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Sandya Ekneligoda among 25 women activists named to prestigious ‘BBC 100 Women 2022’

Colombo (News 1st) – Sri Lanka’s human rights campaigner Sandya Ekneligoda is among just 25 women activists worldwide who have been named to the prestigious ‘BBC 100 Women 2022’.Mrs. Ekneligoda has relentlessly campaigned for human rights in Sri Lanka since her husband, journalist Pradeep Ekneligoda who was himself an activist, disappeared in 2010.

It is believed that he was murdered by a government death squad during the regime of President Mahinda Rajapaksa. His body was never found.Mrs.

Ekneligoda is often called upon to address international human rights forums and has faced severe persecution by pro-government forces attempting to stifle her activism on behalf of thousands of victims of enforced disappearances across Sri Lanka.Of the 100 people on the list, 25 have been placed in each of four categories, namely ‘Politics & Education’, ‘Culture & Sport’, ‘Activism & Advocacy’ and ‘Health & Science.This year’s list includes no less than five human rights activists from Iran, and others from China, Palestine, Ukraine, Afghanistan, Bangladesh, the United States, Indonesia, UK, Mexico, Ecuador, Egypt, Niger, Brazil, Bosnia and Israel.Previous winners from Sri Lanka have included the first Sri Lankan to summit Mt. Everest Jayanthi Kuru-Utumpala in 2017 and marine biologist Dr.

president death Government

Mahinda Rajapaksa

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Will Sri Lanka opt for debt-for-nature swap deal? - - Sri Lanka - county Will - Ecuador - Seychelles
Will Sri Lanka opt for debt-for-nature swap deal?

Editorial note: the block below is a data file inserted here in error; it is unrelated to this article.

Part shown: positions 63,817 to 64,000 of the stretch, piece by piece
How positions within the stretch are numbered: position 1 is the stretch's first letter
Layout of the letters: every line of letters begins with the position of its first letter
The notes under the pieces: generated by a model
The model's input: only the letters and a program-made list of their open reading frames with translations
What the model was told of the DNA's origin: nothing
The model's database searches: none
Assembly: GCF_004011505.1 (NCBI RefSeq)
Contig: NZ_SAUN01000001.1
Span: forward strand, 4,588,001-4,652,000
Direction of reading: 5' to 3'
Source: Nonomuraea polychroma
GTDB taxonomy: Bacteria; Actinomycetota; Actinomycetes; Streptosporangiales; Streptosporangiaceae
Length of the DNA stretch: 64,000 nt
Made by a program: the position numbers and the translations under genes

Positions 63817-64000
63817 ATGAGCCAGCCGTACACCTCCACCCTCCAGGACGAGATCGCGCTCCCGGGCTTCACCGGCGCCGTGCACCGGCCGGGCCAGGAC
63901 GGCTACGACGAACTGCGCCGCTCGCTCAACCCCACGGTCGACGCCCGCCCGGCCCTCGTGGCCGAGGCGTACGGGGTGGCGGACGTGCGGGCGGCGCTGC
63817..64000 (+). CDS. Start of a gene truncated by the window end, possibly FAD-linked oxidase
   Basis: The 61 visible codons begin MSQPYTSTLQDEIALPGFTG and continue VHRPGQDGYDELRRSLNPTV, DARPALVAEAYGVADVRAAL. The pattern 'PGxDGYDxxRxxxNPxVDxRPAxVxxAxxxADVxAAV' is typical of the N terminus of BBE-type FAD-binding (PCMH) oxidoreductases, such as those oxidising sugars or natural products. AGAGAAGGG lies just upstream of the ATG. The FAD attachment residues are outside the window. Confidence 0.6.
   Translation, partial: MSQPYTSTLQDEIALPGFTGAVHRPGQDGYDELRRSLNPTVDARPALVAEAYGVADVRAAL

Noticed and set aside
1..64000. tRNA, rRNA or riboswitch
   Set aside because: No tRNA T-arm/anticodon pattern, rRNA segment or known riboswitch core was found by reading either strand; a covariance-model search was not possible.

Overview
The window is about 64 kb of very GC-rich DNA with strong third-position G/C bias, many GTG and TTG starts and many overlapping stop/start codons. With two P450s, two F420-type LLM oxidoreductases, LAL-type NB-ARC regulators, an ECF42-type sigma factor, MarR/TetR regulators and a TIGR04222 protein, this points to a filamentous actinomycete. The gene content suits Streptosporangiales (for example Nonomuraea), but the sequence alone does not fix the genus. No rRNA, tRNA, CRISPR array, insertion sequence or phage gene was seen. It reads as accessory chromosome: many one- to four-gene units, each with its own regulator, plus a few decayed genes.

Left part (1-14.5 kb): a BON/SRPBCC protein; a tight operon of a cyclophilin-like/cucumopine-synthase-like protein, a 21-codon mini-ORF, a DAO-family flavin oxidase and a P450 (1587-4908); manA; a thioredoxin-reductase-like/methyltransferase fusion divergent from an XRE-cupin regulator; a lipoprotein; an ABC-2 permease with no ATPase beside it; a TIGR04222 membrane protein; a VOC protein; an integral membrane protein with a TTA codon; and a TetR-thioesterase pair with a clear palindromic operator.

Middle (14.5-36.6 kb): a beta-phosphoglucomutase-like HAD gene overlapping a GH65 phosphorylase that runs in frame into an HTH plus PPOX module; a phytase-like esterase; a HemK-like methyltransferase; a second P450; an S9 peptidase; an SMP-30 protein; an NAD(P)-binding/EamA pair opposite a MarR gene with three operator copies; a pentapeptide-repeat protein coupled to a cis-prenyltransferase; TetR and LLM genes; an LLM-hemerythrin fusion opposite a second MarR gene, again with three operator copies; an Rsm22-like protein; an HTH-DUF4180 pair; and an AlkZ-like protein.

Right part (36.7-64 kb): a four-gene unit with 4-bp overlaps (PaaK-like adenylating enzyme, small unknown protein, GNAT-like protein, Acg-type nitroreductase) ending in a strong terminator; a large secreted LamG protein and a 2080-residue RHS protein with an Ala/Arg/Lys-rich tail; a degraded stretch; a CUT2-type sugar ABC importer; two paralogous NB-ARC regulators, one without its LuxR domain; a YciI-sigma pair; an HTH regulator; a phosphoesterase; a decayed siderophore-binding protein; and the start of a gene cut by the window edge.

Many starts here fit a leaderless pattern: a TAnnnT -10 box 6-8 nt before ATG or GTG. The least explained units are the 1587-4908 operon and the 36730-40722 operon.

COLOMBO (News 1st) – Countries with large debt burdens are losing even more capital due to climate shocks, and shrinking their fiscal space, and these countries are now looking for other options to ease their burden.Some of these countries are now opting to switch to a debt-for-nature swap deal, which is an arrangement whereby a foreign debt owed by a developing country is transferred to a particular organization, typically in return for the country's committing itself to specified conservation measures.These can be trumped up countries, including Sri Lanka, which has been discussing a deal of up to $1 billion according to people familiar with those talks.Cape Verde, an archipelago nation off West Africa, is meanwhile close to a nature swap that could be worth up to $200 million, said Jean-Paul Adam, a former Seychelles government official who now works for the U.N. Economic Commission for Africa (UNECA), providing financing advice to governments.The potential deals for Ecuador, Sri Lanka and Cape Verde, reported here in detail for the first time, point to a jump in interest for this form of financial alchemy, which was conceived decades ago but has remained something of a niche area until recently.Only three of over 140 or so swaps struck over the past 35 years – the first in 1987 – had a value of more than a quarter of a billion dollars, according to global data published by the African Development Bank.